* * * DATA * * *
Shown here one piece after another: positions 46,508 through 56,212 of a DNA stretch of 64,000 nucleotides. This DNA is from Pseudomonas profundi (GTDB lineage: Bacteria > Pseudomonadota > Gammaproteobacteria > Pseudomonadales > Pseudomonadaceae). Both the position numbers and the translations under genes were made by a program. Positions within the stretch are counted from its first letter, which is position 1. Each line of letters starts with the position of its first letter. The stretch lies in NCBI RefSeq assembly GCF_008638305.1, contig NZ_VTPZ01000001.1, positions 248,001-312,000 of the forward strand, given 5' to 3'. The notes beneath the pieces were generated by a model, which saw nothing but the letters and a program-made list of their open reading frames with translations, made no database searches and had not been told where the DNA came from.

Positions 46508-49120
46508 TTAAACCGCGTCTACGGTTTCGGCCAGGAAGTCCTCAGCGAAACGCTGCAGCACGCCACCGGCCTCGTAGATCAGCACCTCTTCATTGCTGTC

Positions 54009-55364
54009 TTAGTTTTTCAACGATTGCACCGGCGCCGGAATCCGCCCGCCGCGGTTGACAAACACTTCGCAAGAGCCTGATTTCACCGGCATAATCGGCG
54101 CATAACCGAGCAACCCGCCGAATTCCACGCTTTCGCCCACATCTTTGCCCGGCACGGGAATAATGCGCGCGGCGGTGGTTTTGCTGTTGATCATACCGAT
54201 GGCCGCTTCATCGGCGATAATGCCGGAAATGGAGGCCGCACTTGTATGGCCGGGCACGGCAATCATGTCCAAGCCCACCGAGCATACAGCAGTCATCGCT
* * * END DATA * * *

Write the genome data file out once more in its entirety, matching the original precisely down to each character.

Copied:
Shown here one piece after another: positions 46,508 through 56,212 of a DNA stretch of 64,000 nucleotides. This DNA is from Pseudomonas profundi (GTDB lineage: Bacteria > Pseudomonadota > Gammaproteobacteria > Pseudomonadales > Pseudomonadaceae). Both the position numbers and the translations under genes were made by a program. Positions within the stretch are counted from its first letter, which is position 1. Each line of letters starts with the position of its first letter. The stretch lies in NCBI RefSeq assembly GCF_008638305.1, contig NZ_VTPZ01000001.1, positions 248,001-312,000 of the forward strand, given 5' to 3'. The notes beneath the pieces were generated by a model, which saw nothing but the letters and a program-made list of their open reading frames with translations, made no database searches and had not been told where the DNA came from.

Positions 46508-49120
46508 TTAAACCGCGTCTACGGTTTCGGCCAGGAAGTCCTCAGCGAAACGCTGCAGCACGCCACCGGCCTCGTAGATCAGCACCTCTTCATTGCTGTC

Positions 54009-55364
54009 TTAGTTTTTCAACGATTGCACCGGCGCCGGAATCCGCCCGCCGCGGTTGACAAACACTTCGCAAGAGCCTGATTTCACCGGCATAATCGGCG
54101 CATAACCGAGCAACCCGCCGAATTCCACGCTTTCGCCCACATCTTTGCCCGGCACGGGAATAATGCGCGCGGCGGTGGTTTTGCTGTTGATCATACCGAT
54201 GGCCGCTTCATCGGCGATAATGCCGGAAATGGAGGCCGCACTTGTATGGCCGGGCACGGCAATCATGTCCAAGCCCACCGAGCATACAGCAGTCATCGCT